As I have written elsewhere, by the time the United States is ready to start exporting significant volumes of natural gas after 2015, rising exports from conventional gas producers (Australia, Qatar, Algeria) and growing production from shale (China, Argentina) may restrict the opportunity for profitable exports, leaving North America with a string of white-elephant LNG export trains to complement its existing fleet of idle import terminals.

Notwithstanding those caveats, the EIA’s analysis shows exports raise prices for residential customers and industrial users in every instance compared with the case of no exports.

Projected Henry Hub prices rise from $5.17 per million British thermal units (mmBtu) without exports in 2015-2025 to as much as $5.83 with low exports (6bcf/d) or $6.51 with high exports (12 bcf/d).

In the worst case, if high exports are coupled with lower than expected shale development, prices rise to $9.51. In the best case, low exports coupled with rapid shale development, projected prices fall to $4.29, though they are still higher than they would be without exports ($3.92).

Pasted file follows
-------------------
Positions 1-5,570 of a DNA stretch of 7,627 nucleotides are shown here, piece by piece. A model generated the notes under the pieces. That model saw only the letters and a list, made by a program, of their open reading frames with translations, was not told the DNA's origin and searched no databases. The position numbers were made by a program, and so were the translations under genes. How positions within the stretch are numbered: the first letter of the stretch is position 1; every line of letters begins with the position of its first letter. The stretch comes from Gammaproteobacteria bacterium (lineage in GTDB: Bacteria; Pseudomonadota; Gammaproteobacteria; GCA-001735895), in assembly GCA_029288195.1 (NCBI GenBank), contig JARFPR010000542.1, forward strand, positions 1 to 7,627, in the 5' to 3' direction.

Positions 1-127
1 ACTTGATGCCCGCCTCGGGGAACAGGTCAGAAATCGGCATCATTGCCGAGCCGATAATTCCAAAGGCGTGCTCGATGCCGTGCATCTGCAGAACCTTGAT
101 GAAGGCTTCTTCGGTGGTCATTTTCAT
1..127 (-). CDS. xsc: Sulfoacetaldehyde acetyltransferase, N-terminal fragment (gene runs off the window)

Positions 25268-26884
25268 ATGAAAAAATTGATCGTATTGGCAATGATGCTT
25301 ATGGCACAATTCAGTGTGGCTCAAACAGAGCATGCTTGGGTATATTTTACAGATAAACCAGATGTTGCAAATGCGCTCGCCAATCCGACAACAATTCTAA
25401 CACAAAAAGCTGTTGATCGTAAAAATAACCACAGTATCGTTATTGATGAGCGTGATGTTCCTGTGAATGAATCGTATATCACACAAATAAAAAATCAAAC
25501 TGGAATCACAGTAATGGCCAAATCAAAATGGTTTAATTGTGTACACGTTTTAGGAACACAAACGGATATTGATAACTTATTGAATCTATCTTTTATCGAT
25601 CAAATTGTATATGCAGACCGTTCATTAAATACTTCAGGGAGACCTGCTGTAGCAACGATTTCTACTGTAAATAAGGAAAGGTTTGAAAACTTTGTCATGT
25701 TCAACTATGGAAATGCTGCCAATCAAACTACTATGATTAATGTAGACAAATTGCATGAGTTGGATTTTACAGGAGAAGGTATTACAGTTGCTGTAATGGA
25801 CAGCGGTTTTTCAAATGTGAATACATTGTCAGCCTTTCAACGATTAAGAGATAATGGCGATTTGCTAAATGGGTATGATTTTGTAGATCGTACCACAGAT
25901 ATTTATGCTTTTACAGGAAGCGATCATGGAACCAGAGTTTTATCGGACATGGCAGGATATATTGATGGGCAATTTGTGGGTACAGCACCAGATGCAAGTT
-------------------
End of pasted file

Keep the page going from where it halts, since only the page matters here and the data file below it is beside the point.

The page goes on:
EIA observes that in all cases increased domestic production satisfies 60-70 percent of the increase in exports. Only 30-40 percent will come from price increases and reduced domestic consumption. For the most part, lower domestic consumption would come from lower gas combustion in the power industry, where gas would be replaced with coal, raising carbon emissions.


In a response, the lobbying group Industrial Energy Consumers of America (IECA), issued a press release claiming the study showed “exporting liquefied natural gas may increase U.S. consumer prices for the fuel from as low as 36 percent to as much as 54 percent in 2018. Natural gas exports would also increase electricity costs between 2 and 3 percent on the low end to as much as 9 percent”.